A little less than a year ago, I began the process of starting up a business with a former coworker of mine. We wanted to build an urban farm in the heart of our community, and provide the residents with a healthy and sustainable option for their food, as well as foster an environment that encouraged interaction and ownership. While that farm eventually did not work out, the response we got from the community in the beginning stages was phenomenal. There is a massive desire from consumers to not just consume, but to take part in the process and story of what they’re consuming. There’s no getting around the fact that much of what we do is material, and that’s ok. However, we have a moral obligation to not only ourselves, but to the rest of humanity to operate in a smarter, more intelligent fashion. We have seen the negative long-term effects of choices made in the past, and we don’t wish to repeat them, lest we leave the coming generations with little to nothing.

Because of this—and back to my original point—businesses are beginning to employ tactics never before considered, because compared to what we know about business, they wouldn’t necessarily help the company’s bottom line. One of my favorite companies, Patagonia, offers up a perfect example of this. They provide ethically made outdoor clothing that is built to outlast and outlive the actual person using it. Because of this immense high quality, their products are rather expensive. In the run up to the Christmas shopping season, the company ran a brilliant—and savvy—campaign encouraging consumers to consider their purchases, and get only what they needed. (All I have is the mobile link for that, sorry.)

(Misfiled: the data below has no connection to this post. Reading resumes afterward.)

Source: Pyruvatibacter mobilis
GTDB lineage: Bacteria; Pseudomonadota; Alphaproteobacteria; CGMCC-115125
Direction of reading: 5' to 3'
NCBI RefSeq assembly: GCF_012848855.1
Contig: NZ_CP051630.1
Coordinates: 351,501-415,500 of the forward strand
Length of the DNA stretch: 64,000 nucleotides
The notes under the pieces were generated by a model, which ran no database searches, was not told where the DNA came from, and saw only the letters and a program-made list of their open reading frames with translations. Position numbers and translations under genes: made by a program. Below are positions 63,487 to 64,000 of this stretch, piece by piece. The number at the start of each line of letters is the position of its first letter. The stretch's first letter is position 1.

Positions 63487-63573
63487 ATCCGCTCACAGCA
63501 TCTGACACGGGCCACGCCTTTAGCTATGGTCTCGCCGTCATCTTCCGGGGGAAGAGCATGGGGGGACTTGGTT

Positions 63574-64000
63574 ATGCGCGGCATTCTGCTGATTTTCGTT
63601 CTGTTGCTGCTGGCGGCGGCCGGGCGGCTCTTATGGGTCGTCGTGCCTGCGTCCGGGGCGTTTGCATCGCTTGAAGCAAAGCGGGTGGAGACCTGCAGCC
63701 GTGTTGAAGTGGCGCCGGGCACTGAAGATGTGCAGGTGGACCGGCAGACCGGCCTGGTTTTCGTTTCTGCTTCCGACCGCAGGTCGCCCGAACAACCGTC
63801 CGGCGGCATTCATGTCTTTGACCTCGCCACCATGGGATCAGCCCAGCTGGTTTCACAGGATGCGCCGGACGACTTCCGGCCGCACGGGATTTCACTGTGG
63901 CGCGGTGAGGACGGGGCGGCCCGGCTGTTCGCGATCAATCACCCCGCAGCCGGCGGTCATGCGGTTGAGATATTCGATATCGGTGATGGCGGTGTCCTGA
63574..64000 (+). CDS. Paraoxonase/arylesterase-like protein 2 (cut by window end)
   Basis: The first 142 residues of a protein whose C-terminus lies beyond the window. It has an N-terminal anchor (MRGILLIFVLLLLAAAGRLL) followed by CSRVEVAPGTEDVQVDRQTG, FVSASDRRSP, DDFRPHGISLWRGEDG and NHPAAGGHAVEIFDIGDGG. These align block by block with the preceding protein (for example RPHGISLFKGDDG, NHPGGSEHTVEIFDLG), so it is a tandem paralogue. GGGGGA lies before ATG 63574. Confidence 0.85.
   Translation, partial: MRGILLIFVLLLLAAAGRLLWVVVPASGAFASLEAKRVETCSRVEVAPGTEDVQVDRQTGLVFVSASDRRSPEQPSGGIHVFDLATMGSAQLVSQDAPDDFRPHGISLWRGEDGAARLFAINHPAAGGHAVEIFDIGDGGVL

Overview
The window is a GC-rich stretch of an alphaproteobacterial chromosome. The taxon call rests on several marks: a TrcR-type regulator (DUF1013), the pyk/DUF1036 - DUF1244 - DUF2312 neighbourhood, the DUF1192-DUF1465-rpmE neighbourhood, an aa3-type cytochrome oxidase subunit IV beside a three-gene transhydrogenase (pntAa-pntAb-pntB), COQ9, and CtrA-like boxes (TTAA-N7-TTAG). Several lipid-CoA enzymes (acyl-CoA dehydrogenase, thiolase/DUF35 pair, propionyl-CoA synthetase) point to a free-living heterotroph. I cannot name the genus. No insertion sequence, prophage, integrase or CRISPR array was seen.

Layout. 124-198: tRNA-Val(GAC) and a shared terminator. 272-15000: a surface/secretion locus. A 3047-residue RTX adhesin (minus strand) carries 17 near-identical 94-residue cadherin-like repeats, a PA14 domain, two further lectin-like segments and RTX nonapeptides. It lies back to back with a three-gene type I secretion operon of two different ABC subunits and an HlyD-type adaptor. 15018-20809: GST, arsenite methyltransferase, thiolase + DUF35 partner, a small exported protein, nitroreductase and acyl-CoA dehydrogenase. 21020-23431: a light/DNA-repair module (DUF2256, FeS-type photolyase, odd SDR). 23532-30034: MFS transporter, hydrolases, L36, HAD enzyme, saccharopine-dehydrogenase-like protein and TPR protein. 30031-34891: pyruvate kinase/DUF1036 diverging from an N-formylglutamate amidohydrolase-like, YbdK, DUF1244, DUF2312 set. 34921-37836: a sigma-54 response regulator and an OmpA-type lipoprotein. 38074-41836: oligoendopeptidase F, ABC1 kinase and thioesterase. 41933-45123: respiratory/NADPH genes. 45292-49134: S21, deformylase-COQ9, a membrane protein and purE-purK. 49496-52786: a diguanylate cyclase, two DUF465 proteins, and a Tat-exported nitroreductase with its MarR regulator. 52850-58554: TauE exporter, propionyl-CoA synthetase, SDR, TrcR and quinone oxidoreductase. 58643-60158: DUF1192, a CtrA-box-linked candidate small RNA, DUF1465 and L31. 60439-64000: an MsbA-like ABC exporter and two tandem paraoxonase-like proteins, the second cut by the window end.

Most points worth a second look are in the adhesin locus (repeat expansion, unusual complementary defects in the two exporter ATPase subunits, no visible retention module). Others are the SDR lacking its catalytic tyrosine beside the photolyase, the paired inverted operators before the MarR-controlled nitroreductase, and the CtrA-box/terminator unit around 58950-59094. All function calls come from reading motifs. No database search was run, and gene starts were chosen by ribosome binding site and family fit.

The tagline for the campaign?

“Don’t buy this jacket.”

The whole point was to foster this idea of smart consumerism and ethical business practices. Most of what we buy is built to fade and diminish over a short period of time, so as to force the purchaser to get the next product coming out of the pipeline. This is called “planned obsolescence”, and it’s at the very foundation of almost everything we consume; be it clothing, computers, etc.

We live in a culture that once would have responded to this with, “So what? That’s what capitalism is all about.”

I’m proud to say that our culture, for the most part, is beginning to remove such a short-sighted and selfish perspective from itself, and push for a more wholistic approach to providing an experience to its consumers that in turn makes them a community. It’s an exciting time; one filled with opportunity. Don’t let any politician or naysayer tell you otherwise. We have the tools and options at our disposal to disrupt so much more in this world than ever before. One of the greatest ways we can continue to fight against the unregulated corporate greed that pervades our society is to be smarter consumers, choosing more ethically and letting our purchasing habits reflect a greater trend in our culture; a trend that is moving toward community and sustainability. No greedy corporation can withstand a community of smart, savvy consumers.

To do your part, find those businesses in your community and within your lifestyle that reflect these values. Find the ones that do things so differently, that you almost tilt your head in wonder at how they’re still in business. And then give them your business.